The roadrunner show

The ever-busy Kodambakkam Bridge has been closed for vehicular traffic so that long-pending repair works on the edifice could be carried out. Since the bridge is a vital link, connecting some vital hubs in the city, the police have provided an alternative road arrangement, whose blueprint we hope does not ever fall into the hands of the Pacman game-makers. If it did, no player is ever going to come out alive.

The alternative traffic route given by the police covered almost all the nearby roads in all random directions, so much so that the best way to travel between point A and point B was to stay put in point A itself waiting for continental drift to bring point B to point A. And that would have been decidedly the speedier way too.

The traffic was so jammed in the inner residential roads of the area that one of my friends said that he was stuck in his car for nearly two hours, after which he lost patience, got off the vehicle, slammed its door, and walked off in a huff unmindful of the fact that he was leaving his car totally unattended. Luckily for him, it all happened in his own parking lot Yes, the traffic snarl was so bad that —- this is a first in Chennai — he couldn’t get his car out of his house itself.

But before we get snarky, let us accept that traffic management, even in the best of times, is a challenging assignment in a city like Chennai where road rules have a different meaning from the rest of the world. Let us see this with a practical example: Signal system followed all over the world — Green: Proceed. Amber: Slow down. Red: Stop. Signal system in Chennai — Green: Fast. Amber: Faster. Red: Fastest. Here in Chennai we slow down the vehicle only to get down.

When you talk of Chennai’s traffic you cannot but bring up the thing that is undoubtedly the city’s pride, one that it has well and truly pioneered: Signals that work according to quantum of the traffic at any given moment. So what is the high-end engineering behind the amazingly intuitive, automatic signals? Well, automated and automatic signals in Chennai are — you could not have guessed this — manual. If it were aviation, they would have called it, fly-by-constable technology.

 In a department that is perennially short of personnel, police authorities here smartly understood that it is simply not viable to have a constable standing in the middle of junction regulating traffic all day. Instead they wisely decided that the same constable could be put to better use in the same junction by having him operate, from a discreet corner, the signals via a switch all day.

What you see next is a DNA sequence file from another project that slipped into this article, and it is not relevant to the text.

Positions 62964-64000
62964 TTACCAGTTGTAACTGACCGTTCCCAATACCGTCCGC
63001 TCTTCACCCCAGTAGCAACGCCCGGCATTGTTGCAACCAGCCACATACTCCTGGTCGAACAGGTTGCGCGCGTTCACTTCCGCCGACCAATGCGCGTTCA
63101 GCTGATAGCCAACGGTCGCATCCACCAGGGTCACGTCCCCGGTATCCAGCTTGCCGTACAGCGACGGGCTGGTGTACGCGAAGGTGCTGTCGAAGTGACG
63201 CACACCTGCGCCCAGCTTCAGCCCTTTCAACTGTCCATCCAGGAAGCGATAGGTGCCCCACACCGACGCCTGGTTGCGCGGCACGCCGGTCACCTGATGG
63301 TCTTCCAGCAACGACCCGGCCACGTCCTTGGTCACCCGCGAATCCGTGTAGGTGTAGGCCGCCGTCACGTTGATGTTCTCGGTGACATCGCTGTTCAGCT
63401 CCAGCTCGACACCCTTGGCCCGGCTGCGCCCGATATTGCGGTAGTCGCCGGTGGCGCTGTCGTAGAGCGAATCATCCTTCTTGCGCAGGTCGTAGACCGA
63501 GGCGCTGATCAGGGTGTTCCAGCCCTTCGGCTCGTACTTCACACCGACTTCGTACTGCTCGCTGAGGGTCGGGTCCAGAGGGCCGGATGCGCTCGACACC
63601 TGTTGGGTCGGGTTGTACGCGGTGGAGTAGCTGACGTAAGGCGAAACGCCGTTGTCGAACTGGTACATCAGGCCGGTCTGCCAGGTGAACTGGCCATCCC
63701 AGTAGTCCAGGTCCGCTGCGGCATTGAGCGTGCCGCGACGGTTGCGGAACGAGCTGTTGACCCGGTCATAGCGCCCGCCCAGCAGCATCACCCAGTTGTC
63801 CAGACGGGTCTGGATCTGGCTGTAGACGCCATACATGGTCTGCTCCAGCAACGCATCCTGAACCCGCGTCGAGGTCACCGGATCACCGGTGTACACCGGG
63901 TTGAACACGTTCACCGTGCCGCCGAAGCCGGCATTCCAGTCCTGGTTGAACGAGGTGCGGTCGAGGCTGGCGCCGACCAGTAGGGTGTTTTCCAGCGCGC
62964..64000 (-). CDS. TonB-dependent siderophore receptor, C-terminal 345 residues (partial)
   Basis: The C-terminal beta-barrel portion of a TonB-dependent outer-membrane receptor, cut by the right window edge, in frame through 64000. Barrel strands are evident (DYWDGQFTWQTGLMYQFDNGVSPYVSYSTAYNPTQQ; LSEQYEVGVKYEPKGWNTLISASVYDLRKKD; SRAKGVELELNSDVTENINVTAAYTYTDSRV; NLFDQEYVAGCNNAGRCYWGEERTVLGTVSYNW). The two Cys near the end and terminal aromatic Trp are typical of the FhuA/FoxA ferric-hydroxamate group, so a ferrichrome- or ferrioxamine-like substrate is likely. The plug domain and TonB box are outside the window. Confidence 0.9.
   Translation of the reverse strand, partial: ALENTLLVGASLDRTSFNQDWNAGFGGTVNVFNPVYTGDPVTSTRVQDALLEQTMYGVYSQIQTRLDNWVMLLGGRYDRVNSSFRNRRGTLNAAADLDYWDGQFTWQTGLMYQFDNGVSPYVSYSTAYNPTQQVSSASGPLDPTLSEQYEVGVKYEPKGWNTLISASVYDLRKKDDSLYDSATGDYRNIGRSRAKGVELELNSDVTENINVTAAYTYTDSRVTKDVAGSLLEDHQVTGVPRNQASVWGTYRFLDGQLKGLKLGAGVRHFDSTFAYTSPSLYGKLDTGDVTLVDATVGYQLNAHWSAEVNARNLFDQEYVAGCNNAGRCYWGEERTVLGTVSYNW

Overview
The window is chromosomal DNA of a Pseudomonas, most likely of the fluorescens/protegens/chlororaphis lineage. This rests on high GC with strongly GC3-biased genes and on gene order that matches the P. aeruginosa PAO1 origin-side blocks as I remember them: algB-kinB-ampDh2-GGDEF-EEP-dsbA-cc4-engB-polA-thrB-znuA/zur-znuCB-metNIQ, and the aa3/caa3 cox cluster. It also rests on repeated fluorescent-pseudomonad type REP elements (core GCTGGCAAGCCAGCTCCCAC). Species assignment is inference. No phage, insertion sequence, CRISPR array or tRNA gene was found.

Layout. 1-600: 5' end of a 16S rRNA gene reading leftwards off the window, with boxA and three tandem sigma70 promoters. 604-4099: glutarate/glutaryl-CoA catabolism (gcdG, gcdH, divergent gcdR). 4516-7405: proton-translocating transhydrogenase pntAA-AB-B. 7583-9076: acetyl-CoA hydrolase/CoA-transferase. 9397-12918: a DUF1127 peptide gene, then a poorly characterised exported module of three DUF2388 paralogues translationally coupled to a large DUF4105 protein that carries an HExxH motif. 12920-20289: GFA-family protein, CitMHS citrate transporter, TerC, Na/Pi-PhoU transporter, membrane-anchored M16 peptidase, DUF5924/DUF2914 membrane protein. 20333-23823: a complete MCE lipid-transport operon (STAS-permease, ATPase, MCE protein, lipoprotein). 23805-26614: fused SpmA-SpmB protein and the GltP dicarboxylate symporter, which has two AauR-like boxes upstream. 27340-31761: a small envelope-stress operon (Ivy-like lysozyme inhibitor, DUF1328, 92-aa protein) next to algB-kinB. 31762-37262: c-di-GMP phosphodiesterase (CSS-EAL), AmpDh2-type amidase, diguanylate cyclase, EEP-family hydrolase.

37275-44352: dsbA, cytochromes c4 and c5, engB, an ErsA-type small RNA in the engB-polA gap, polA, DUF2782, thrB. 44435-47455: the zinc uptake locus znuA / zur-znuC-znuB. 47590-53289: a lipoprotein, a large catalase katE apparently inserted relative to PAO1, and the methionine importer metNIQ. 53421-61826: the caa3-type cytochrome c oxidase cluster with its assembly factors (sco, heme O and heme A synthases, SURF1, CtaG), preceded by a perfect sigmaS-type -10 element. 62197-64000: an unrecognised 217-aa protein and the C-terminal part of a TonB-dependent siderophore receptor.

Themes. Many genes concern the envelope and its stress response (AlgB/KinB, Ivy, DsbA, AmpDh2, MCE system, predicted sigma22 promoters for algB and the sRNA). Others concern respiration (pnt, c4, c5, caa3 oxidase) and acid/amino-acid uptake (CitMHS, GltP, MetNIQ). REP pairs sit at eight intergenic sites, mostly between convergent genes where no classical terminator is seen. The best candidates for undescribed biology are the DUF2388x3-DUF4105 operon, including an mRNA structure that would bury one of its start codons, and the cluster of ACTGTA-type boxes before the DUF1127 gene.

This practical streak is the hallmark of the Chennai traffic managers. Whenever there is a complaint of traffic congestion in a street or junction, top officials discuss the issue threadbare, analyse the problem from all possible angles, take into account all the contributing factors, and then take the all important decision of …where to install traffic lights? No, where to place the barricades. This works like miracle: Traffic is no longer the problem. The barricades are.

But it is a fact that barricades are a great help in curbing speeding vehicles, which they pull off by the effective method of causing accidents. Barricades have further use on Chennai roads. When manholes go missing, which is often, the first thing we do is to reach for a nearby barricade, and thoughtfully sprawl it over the gaping spot, thereby saving people from falling into the ditch; they will merely trip all over the barricade.

In the city, one of the preferred ways by which the authorities attempt to solve traffic issues on a street is to declare it ‘one-way’. But motorists in other places when they see the ‘one-way’ board on the road, they process the message as: Traffic is allowed in one direction only, we need to take another route. We in Chennai, when we see the one-way board, however, read the command as: Drive fast.

Enterprising Chennaiites, over the years, have found another simple but highly efficient method to circumvent road rules when driving, which is to honk hard.  In Chennai, when you honk hard and non-stop — like the free-hit in cricket during which most of the rules for dismissing a batsman don’t come into effect — all road-rules practically become non-existent.

This from an actual exchange between two motorists I heard on the road a few weeks ago:

Motorist 1 (whose car had suffered a few dents): You were clearly over-speeding and, to compound it, you had jumped lanes. You were trying to overtake on the wrong side. And there was no indication that you were about to take a turn.

Motorist 2 (who had caused the damage): (In a very reasonable tone): But I was honking, no?

Anyway, just the other day as I was narrating Chennai’s traffic woes to a friend from Bangalore, he snapped back that it was far worse in his city. I asked him what is so special about Bangalore’s traffic. ‘Well’, he began, ‘it is the only place in the world where it is technically possible to get jetlagged just driving to the airport from the city’.

One of these days I plan to check that out myself by going to Bangalore. Hopefully by then the traffic jam in front of my house would have cleared.